Research studies and anecdotal evidence from patients, their physicians, and caretakers has convinced millions of Americans and Canadians that cannabis is real medicine. They now understand that it is not physically addictive and that it lacks the danger and risk of opiate drugs for the vast majority of patients.
Voter behavior is influenced by solid information and enlightenment. Victory for the cannabis movement lies in, basically, voters recognizing science over scare tactics and believing research more than rumors. A simple dynamic, right?
But it’s not simple. Voters in several states will consider adult use laws in 2016. What percentage of them could use the advice of a seasoned budtender or cannabis advocate? How many desire to control their pain, depression, PTSD, or simple anxiety, but have no clue that the proper strain of cannabis—at the right dose and via the best consumption avenue—is capable of replacing their addictive pharmaceutical drugs?
How many know that the negative side effects of these drugs can be decreased or even eliminated by natural cannabis medicine?
Educating voters doesn’t end with teaching them enough to vote with intelligence and compassion on state-wide ballot issues. Hundreds of municipalities and counties throughout legal states like California, Oregon, Washington, and Colorado have banned sales of cannabis in their communities (they can’t ban cannabis possession and consumption because it would defy state law—but many would if possible).
If city council members, county commissioners, and those citizens who are easily swayed by fear mongering and the deception of 21st century prohibitionists like Ted Cruz and and Chris Christie had only a very basic knowledge of cannabis (and its history), would they continue to ban sales of the herb in their communities?
Would they continue to deny their municipal coffers and schools the tax revenues being enjoyed by more progressive communities? Would they continue to refuse to improve their local economies with both permanent jobs, as well as ancillary services, like what is being experienced in Seattle and Denver?
Is the current controversy over something as simple as the medical efficacy of a plant merely the result of ignorance?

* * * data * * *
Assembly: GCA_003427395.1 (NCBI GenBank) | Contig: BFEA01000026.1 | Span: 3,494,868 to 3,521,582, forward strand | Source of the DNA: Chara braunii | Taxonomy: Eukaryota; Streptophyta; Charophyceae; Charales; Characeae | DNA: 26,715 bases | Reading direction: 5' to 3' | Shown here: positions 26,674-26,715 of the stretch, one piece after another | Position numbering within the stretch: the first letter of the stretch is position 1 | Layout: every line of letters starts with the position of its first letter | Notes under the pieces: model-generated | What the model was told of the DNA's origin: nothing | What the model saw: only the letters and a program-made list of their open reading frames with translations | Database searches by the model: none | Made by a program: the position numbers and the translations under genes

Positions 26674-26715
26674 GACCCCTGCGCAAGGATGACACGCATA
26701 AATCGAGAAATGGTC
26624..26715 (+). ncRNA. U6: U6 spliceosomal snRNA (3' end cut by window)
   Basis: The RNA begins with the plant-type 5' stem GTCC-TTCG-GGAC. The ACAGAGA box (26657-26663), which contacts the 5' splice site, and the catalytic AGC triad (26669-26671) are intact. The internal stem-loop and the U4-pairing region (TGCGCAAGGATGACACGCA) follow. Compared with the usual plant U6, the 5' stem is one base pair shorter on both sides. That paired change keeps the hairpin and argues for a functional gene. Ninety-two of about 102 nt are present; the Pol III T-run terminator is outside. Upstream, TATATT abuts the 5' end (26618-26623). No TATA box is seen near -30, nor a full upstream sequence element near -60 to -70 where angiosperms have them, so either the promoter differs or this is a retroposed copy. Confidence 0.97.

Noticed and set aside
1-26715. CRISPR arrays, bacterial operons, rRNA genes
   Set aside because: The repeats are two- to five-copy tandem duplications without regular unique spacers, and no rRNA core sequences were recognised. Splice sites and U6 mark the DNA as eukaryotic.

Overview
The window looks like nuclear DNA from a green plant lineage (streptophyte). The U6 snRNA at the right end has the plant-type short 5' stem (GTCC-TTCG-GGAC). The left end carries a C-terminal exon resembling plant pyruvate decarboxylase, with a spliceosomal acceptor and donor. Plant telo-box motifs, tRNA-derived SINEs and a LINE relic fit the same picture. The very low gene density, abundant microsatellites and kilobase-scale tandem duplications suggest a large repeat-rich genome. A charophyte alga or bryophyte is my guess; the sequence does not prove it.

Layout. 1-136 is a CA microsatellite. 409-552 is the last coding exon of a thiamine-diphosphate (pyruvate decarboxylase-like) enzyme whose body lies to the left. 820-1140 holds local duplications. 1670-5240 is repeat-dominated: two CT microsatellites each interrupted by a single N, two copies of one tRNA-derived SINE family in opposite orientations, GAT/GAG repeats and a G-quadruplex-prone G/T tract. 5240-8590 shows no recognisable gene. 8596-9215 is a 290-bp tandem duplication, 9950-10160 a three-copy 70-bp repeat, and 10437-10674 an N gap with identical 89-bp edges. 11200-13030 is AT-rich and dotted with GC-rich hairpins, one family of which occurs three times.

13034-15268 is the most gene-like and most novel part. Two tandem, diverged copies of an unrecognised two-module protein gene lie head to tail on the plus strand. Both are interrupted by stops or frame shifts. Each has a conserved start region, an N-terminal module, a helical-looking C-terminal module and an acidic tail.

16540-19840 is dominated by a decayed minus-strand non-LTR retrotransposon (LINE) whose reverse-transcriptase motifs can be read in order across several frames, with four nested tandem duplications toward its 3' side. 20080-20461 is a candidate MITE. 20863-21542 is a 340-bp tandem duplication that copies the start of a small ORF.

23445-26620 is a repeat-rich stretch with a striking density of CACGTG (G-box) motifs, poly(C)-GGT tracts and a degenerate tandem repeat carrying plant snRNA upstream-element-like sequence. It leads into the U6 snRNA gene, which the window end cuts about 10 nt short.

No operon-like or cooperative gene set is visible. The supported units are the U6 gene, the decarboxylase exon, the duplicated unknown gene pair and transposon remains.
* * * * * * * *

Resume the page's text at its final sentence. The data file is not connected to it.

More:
Is this literally just one big misunderstanding?
Both cannabis patients and lifestyle consumers should leverage the powerful and typically free resource found in their favorite budtenders. The daily exposure of budtenders to patients with a wide variety of conditions, from all age groups and socioeconomic backgrounds, ensures their familiarity with most patient needs (even if one is simply suffering a bit too much anxiety and needs a nice indica).
This knowledge should then be spread throughout the community, with powerful conversations, blogs, lectures, seminars, and Meetup groups.
“The savvy and educated consumer needs more than just products. They require knowledgeable employees. They need additional information, resources, and support to truly empower them in utilizing cannabis to self-manage their holistic wellness.” — Miz D, cannabis industry consultant and consumer advocate, Vancouver, Canada
Having trouble sleeping? Tired of dealing with the negative side effects of pharmaceutical pain killers? For those who live in areas that allow legal access to cannabis medicine, the best solution is speaking with an experienced budtender.
Photo credit: Sensi Magazine
All text and photos, unless otherwise noted, Copyright © 2003-2017 Gooey Rabinski. All Rights Reserved.
Gooey Rabinski is a technical writer, photographer, and compliance documentation specialist for cannabis businesses who has contributed feature articles to magazines and media outlets such as High Times, CannaBiz Journal, MERRY JANE, Emerald Magazine, Grow Magazine, Herb.co, The Kind, Skunk, Cannabis Culture, Whaxy, Heads, Weed World, Green Flower Media, Cannabis Health Journal, Green Thumb, and Treating Yourself.
He is the author of Understanding Medical Marijuana, available on Amazon Kindle.